People don’t buy what you do, they buy why you do it.
This was the opening premise and strongest point I took away from today’s Professional Development at Mason City High School (MCHS). Yes, today marks the first day of student teaching activities! It’s finally happening!
Anyways, I loved this quote, which came from Simon Sinek’s video on Ted: How Great Leaders Inspire Action. [See YouTube version below]
To hear the exact section, go to 4:40 — People don’t buy what you do, they buy how you do it.
I love this! And I love Sinek’s analogy to Apple Computers. In the video he talks about why Apple products are so big: because the creators/sellers advertise them starting with why — > how –> what. It is reverse-thinking, but it’s effective because it gives a ‘why’ right from the start and draws people in to the product.
As a group of MCHS staff/faculty, we talked about Sinek’s ideas and thought about our own purposes of learning, the ‘why’.
Something we were asked to think about was our ‘Elevator Speeches’. For example, if a parent approached you in the grocery store and wanted to know why Mason City High School existed, what would you say? Then we were asked to think about this in our own classrooms–How can I explain to students why a class is important? Or for myself, why do I teach?
To the right is a diagram from Sinek’s video that I copied into my own notes. It made me think about my own teaching and how I want my students, most importantly, to see the ‘why’. Why are they learning? Why should they care? Why is a certain lesson or activity important? Just like Sinek explained about the Apple products, the ‘why’ lures the buyer in from the start, explaining why said product is necessary. From there, ‘how it works’ and ‘what it is’ makes the product even more appealing. And hopefully this idea can transcend into my classroom!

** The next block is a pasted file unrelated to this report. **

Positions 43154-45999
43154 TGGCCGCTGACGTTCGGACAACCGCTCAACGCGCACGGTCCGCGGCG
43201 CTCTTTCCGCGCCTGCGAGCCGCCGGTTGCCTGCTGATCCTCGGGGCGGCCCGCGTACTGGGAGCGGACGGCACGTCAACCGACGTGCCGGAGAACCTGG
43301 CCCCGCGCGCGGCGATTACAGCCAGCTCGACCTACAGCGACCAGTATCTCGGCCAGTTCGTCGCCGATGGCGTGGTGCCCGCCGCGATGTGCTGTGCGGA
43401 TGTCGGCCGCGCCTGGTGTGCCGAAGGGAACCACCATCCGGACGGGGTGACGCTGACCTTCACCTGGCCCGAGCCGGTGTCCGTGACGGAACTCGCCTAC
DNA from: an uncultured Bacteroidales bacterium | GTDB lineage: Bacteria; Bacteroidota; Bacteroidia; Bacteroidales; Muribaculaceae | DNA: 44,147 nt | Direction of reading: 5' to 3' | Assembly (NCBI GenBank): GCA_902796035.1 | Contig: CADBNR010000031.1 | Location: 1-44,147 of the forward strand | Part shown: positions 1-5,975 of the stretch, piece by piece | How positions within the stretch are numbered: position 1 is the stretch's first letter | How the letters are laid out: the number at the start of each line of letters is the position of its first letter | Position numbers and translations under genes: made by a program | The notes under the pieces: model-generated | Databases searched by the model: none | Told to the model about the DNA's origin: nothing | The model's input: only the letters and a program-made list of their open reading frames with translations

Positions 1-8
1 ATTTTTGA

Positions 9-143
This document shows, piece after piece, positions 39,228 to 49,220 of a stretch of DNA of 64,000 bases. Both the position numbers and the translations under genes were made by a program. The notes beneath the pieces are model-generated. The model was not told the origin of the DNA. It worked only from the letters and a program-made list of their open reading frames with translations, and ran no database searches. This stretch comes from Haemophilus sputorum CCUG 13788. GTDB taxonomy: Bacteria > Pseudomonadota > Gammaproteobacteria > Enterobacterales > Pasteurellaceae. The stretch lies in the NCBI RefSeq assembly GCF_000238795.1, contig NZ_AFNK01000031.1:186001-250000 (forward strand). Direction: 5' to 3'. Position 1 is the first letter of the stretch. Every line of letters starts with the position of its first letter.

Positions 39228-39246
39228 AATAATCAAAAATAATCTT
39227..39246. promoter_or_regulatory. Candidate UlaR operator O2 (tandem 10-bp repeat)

The remainder of the day was focused on purpose. Again, the purpose of learning = the ‘why’. We read an article called “The Case for the Missing ‘R'” which can actually be found in an online version here. The four ‘R’s’ are rigor, relevance, relationships and the forgotten one, responsibility.
Here are my notes from the article:
The main focus of the article was on responsibility, and how if responsibility is shared with the student, the student will be more accountable and the learning will be more effective and goal-focused. The article and discussion we had about the article also emphasized learner goals > rules. I like this idea because it opens up to the different career paths students may have post graduation. During the PD, we had several people from outside the education world come and speak. These people were largely involved with government or business. They spoke about the connection between the work force and education and said something I felt was very important. Student/learner goals need to be changed. The perspective on post-high school life needs to be changed. Instead of asking, ‘Where are you going to college?’ the question should be ‘What are you doing after graduation?’ thus open to all options: trade, craft, career, college, community college, etc. All of these options are good options.
This poster from the 1970’s was mentioned as well:
The caption says, “Work smart not hard.” And this is absolutely untrue today. There is value both in working ‘smart’ and hard. Value in all career paths and avenues.
Connecting that idea back to the article and then back to my purpose as a teacher, I realized that I need to be open to all post-high school decisions and make sure that my teacher goals align with student goals, as diverse as they might be.
Overall, I enjoyed PD Day 1. I feel like I learned a lot and was even able to speak up at times about some of the teacher focuses and objectives for the year! Hooray for a week full of prepping and starting classes in the near future!